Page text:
The idea of public knowledge remains a general idea, not something easily seen through to something real and tangible. It is a convenient idea that rings true—that is, people do organize themselves into groups, or disciplines…which can be described as small worlds of people with shared social values and norms who produce knowledge. Disciplines, in particular, are important components of public knowledge. It is a convenient idea in the sense that speaking of knowledge as a universe of knowledge is a convenient idea. It is difficult to prove the existence of a universe of knowledge, but the idea that knowledge is somehow interrelated as a single whole is eminently sensible. Another similarly convenient idea is that of saying that groups of people know things. An individual person can know things. However, in what sense does a group of people know anything? There is no group brain, in the same sense that individual brains are the bases of individual knowing. There are only individual brains, in fact. Nevertheless, it is commonly accepted that people together in a group know things; that there exists knowledge of the public arena. Car drivers commonly know that red traffic lights mean stop and green lights mean go, bakers know that most bread requires flour of some type, and everyone who has ever been in an ocean knows the water is salty. Alternatively, from a point of view of a discipline, archaeologists have specific knowledge about ancient cultures gained through the study of found artifacts from those cultures, generating theories about how their societies were organized or traded with other societies, how they spread out over territories, and so on. How does such a phenomenon take place?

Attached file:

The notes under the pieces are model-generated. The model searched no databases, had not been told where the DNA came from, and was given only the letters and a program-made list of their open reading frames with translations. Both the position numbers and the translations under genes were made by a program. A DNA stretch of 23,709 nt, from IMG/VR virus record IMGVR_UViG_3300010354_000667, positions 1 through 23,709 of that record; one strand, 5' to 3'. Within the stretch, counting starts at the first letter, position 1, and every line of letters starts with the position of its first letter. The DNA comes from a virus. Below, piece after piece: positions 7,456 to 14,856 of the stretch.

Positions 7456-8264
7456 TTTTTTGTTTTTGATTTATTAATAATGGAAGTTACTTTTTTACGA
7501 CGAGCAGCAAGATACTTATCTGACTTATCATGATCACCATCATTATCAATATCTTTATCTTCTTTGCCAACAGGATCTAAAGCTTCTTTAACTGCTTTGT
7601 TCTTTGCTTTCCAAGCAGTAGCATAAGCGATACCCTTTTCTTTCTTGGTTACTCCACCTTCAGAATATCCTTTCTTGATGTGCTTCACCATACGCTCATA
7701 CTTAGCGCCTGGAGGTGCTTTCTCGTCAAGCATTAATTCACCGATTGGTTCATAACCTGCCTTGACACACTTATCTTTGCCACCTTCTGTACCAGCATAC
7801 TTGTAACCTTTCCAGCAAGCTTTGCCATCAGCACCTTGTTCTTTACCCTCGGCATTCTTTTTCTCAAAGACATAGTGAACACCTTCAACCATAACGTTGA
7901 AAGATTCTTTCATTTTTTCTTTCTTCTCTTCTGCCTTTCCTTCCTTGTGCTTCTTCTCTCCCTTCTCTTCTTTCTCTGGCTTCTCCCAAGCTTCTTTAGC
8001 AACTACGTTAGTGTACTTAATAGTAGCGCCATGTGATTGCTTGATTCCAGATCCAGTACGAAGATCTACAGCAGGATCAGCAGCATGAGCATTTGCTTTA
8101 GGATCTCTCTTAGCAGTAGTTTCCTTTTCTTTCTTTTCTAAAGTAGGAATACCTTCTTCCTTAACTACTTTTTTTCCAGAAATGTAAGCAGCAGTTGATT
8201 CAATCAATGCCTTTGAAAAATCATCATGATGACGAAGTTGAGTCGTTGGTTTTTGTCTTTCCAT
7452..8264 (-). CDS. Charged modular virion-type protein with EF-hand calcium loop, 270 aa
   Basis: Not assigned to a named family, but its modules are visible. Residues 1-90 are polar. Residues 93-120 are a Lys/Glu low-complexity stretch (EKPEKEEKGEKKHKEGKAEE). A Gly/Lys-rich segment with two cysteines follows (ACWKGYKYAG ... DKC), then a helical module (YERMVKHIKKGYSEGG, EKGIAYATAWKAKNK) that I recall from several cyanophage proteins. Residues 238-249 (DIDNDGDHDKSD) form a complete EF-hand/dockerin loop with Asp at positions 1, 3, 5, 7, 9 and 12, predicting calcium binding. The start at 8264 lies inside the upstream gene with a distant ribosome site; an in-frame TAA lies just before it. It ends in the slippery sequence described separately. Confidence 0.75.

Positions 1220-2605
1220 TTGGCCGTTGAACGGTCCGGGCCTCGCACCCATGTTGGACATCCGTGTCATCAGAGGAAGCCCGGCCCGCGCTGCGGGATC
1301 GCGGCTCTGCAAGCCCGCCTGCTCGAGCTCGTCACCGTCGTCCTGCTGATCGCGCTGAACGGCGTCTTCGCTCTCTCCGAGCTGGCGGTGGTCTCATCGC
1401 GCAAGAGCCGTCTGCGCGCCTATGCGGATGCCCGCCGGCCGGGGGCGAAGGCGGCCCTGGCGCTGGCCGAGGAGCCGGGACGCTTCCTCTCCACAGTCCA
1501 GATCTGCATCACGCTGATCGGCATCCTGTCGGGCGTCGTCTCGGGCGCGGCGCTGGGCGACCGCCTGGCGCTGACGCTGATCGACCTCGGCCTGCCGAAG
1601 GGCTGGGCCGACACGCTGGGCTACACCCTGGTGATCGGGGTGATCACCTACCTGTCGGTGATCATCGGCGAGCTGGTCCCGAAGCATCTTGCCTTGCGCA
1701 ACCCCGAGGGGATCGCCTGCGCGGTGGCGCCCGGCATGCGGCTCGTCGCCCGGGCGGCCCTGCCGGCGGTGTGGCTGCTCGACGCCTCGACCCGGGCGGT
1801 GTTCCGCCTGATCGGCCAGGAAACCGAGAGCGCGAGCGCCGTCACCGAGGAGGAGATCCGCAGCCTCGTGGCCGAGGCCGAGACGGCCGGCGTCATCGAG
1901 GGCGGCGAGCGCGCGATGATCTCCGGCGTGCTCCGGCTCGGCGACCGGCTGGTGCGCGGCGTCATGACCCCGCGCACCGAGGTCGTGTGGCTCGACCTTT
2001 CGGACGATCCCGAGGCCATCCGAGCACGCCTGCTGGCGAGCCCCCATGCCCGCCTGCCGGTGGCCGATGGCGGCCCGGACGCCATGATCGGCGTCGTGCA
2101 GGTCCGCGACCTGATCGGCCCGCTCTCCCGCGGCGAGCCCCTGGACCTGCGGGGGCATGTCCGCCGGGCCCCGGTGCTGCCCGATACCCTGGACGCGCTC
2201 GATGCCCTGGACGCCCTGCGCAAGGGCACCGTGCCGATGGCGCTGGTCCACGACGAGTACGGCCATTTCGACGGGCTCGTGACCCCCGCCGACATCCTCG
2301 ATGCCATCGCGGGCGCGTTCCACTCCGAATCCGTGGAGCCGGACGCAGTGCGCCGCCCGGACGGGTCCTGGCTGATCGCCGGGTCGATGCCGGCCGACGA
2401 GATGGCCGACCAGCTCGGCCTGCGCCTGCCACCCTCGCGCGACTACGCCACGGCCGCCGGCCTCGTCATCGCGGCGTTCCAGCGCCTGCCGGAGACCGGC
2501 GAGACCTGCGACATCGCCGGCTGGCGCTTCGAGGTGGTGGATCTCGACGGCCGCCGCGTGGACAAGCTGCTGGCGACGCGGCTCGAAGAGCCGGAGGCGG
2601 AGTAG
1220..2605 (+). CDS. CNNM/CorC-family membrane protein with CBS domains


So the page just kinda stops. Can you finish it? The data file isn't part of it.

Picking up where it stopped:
Social or collective knowledge can be spoken of as group knowledge based on an analogy from individual knowing. In short, groups of people know in the same sense that an individual knows something, but that statement is analogical and in the end only a convenient way of speaking. What is the mechanism by which a group of people—a small world—knows anything? Is it simply accepted as a reality because is it sensible to believe that many different groups of people do in fact find common knowledge within their group?